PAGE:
IAEA: Iran in Breach

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Today, the IAEA reported that Iran, in open defiance of the UN, is steadily expanding â€â€? rather than freezing â€â€? its efforts to enrich uranium. Worse still, according to David Albright (a former inspector who is now president of the Institute for Science and International Security), they are installing centrifuges “faster than was commonly expected.â€Â?

The complete report from the IAEA Board of Governors is available here. This is the summary, with my emphases:

    26. Pursuant to its NPT Safeguards Agreement, Iran has been providing the Agency with access to declared nuclear material and facilities, and has provided the required nuclear material accountancy reports in connection with such material and facilities.

    27. The Agency is able to verify the non-diversion of declared nuclear material in Iran. The Agency remains unable, however, to make further progress in its efforts to verify fully the past development of Iran’s nuclear programme and certain aspects relevant to its scope and nature. Hence, the Agency is unable to verify the absence of undeclared nuclear material and activities in Iran unless Iran addresses the long outstanding verification issues through the implementation of the Additional Protocol (which it signed on 18 December 2003, but has not yet brought into force) and the required transparency measures.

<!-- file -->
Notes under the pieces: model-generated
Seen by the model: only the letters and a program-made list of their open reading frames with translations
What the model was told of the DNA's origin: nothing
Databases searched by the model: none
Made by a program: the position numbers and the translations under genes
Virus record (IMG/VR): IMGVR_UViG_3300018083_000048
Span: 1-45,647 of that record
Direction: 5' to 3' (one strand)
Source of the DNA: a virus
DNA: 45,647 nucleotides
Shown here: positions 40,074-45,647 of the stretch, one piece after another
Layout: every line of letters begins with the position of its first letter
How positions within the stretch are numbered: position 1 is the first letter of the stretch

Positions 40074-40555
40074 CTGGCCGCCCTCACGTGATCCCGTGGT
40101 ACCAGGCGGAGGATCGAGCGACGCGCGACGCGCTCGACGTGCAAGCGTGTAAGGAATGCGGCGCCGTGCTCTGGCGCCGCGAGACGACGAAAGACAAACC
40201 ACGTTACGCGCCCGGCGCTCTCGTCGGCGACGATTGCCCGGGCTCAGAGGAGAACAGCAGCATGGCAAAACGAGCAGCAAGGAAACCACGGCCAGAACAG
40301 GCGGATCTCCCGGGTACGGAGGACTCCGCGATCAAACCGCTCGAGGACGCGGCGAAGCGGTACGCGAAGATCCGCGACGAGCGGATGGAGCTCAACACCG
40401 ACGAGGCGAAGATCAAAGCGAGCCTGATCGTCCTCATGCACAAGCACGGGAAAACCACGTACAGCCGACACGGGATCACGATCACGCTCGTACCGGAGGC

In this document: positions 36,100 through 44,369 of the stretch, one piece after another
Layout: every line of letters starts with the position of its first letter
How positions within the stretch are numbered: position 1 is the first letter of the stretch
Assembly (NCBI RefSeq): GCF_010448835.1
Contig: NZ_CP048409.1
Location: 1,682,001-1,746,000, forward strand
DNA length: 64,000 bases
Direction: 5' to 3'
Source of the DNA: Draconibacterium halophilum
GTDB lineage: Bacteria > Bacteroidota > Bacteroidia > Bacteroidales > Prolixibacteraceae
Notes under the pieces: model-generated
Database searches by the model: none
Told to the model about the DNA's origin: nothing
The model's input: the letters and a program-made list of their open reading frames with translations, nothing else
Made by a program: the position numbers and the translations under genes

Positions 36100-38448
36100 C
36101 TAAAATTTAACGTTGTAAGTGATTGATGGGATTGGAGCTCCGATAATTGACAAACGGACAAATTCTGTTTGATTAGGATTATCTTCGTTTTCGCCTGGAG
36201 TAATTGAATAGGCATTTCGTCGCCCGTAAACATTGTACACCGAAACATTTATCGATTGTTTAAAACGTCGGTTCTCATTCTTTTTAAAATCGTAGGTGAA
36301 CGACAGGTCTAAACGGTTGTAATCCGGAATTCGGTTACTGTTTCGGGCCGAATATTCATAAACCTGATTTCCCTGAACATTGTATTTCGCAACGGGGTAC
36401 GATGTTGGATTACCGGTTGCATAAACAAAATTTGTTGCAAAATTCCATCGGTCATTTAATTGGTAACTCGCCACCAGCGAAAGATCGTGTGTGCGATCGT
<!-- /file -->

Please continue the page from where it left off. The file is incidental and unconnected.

28. Iran has not suspended its enrichment related activities. Iran has continued with the operation of PFEP. It has also continued with the construction of FEP, including the installation of cascades, and has transferred UF6 to FEP. Iran has also continued with its heavy water related projects. Construction of the IR-40 Reactor, and operation of the Heavy Water Production Plant, are continuing. In contrast, there has been no indication of reprocessing related activities at any declared sites in Iran.

    29. As underscored by the Director General at the meeting of the Board of Governors in November 2006 (GOV/OR. 1174, paras 86–94), given the existence in Iran of activities undeclared to the Agency for 20 years, it is necessary for Iran to enable the Agency, through maximum cooperation and transparency, to fully reconstruct the history of Iran’s nuclear programme. Without such cooperation and transparency, the Agency will not be able to provide assurances about the absence of undeclared nuclear material and activities in Iran or about the exclusively peaceful nature of that programme.

Continued at American Future.